Like…yeah. This is it. This is what happens. I was watching, half wanting to cry because of how easy it is to feel for Rebecca in that moment, and half wanting to laugh because finally what I’ve seen and experienced (second-handedly)—what I’ve even questioned and doubted—is on my screen for the first time, ever. We talk a lot about why fiction and representation matters, yet it’s almost unthinkable that the diagnostic process has been rarely been shown on our screens. Certainly not in this much detail.

The episode does end on a hopeful note, with Rebecca saying that she doesn’t want to ever feel like she did on the plane again. She goes to a group therapy, and gets a book to read afterwards. It’s not the end, nor was it ever meant to be. But it’s the means of getting her to a healthy place, and in that process, we see a lot of our own realities, from the hilarious to the uncomfortable.

That’s the story that matters, and that’s the story that was always being told. We’re just finally at the place where the characters see it too.

Images courtesy of the CW

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A Bride’s Story is the Women’s Story You Were Waiting For





A Bride’s Story is a manga by Kaoru Mori (also responsible for Emma). Started in 2008, the series is still running and counts 9 volumes. It takes place in 19th century central Asia and follows several characters in their daily lives. The story is mainly focused on women of the region, but there is also the point of view Henry Smith, an English researcher. Anything else notable? Oh, I just remembered: it is really good.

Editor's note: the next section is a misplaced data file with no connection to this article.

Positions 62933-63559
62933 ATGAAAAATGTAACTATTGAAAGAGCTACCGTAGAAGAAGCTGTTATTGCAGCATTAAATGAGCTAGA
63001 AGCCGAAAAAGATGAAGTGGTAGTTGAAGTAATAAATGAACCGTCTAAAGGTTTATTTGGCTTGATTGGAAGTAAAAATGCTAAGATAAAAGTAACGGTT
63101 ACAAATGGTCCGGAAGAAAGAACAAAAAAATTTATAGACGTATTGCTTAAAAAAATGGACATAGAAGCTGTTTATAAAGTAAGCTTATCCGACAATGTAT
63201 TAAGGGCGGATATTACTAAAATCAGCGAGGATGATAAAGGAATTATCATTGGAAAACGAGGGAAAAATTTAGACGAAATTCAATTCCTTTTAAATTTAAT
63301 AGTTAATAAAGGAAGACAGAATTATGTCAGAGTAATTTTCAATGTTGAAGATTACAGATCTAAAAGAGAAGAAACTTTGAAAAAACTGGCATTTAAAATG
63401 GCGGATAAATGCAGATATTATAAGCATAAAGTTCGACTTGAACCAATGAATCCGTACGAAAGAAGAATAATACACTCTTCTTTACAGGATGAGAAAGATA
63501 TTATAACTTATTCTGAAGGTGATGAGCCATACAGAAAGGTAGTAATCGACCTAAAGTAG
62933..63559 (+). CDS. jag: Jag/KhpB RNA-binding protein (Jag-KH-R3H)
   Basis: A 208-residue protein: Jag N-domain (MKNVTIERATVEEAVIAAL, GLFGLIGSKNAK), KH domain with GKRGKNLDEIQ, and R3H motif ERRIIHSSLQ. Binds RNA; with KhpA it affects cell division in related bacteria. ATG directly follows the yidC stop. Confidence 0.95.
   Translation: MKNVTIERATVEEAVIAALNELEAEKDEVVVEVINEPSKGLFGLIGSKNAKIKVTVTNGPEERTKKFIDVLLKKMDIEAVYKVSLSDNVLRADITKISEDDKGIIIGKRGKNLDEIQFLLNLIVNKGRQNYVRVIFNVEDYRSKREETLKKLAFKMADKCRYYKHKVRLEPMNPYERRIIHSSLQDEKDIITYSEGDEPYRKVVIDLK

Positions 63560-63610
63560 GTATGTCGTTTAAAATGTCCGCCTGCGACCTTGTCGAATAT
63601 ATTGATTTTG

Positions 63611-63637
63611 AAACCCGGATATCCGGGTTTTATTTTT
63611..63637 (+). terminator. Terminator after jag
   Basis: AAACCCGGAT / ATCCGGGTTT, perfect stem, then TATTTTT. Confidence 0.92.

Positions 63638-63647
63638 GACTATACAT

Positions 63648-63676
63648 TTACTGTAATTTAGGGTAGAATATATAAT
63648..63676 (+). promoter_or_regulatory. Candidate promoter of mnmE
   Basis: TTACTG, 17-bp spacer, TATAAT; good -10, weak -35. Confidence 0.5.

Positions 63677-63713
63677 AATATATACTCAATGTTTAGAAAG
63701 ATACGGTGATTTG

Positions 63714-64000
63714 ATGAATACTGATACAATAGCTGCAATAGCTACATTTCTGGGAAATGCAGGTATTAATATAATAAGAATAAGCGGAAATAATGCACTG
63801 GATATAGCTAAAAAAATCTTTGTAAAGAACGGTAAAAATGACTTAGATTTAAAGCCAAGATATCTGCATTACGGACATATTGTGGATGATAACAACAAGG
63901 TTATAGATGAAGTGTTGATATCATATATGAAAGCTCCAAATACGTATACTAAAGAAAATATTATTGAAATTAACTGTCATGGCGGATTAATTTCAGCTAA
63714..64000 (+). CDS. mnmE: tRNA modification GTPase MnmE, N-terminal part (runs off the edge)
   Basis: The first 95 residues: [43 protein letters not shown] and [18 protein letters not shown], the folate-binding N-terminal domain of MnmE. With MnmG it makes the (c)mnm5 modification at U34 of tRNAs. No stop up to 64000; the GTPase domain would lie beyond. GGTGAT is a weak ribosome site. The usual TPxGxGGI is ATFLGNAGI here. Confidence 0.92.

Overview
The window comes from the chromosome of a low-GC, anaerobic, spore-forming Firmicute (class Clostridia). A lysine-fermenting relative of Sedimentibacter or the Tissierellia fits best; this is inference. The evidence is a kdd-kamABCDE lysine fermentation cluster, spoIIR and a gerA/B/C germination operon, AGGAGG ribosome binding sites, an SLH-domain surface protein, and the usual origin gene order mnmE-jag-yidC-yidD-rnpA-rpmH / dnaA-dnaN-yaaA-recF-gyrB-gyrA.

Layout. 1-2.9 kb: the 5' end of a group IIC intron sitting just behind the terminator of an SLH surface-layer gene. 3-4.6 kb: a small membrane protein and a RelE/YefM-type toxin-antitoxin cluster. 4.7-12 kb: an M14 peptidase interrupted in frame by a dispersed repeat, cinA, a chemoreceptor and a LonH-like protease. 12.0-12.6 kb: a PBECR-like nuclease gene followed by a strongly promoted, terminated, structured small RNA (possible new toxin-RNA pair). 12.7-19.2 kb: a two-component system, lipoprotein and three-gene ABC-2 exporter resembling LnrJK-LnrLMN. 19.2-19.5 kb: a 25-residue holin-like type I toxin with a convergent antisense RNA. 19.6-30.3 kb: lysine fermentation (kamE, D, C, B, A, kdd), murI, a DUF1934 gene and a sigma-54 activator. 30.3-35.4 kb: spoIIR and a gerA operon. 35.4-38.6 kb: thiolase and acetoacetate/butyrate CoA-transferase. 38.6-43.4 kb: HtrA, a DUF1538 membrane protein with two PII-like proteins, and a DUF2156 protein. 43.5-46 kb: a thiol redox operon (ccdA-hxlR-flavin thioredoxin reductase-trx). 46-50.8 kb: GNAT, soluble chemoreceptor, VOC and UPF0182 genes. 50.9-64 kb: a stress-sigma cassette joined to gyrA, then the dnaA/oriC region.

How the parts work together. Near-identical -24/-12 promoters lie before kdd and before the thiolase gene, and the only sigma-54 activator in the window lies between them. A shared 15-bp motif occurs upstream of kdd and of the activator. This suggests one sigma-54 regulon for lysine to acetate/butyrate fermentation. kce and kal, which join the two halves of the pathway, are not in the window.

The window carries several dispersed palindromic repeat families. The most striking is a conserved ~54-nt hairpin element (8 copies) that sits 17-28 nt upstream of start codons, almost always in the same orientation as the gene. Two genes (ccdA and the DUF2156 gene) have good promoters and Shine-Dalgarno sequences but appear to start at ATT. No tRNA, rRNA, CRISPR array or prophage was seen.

Talking about a really good manga series could be enough on its own. But you know what’s even better? It is focused on women and their lives. Different women, with different lives, their work, their achievements, their pains. And it is written in a total love of all women. A good manga series, written by a woman about women? What else could we be asking for?

The Story of A Bride’s Story:

I am starting to not like this choice of title very much. But anyway, the manga opens on Amir and Karluk’s wedding. Amir is twenty whereas her husband is twelve (don’t worry there is no weird sexual content between the two). It is not the only thing that separates them. Karluk comes from a mainly sedentary village. Amir’s tribe still has a pretty nomadic way of life. Both spouses are pretty different so the first chapters of the manga follow their adaptation to each other (and to her in-laws in the case of Amir). The presence of Smith also allows the point of view of an outsider into the family.

The story then expands to other members of the family, friends, and neighbors, as well as people Smith will meet during his travels. Yet the story isn’t all over the place. We follow their lives and emotional development. And when Kaoru Mori focuses on one character she takes the time to tell their story. Even if she has to leave aside other characters for some time. But this is not a problem, as it is crystal clear she loves all her characters and will do them justice in time.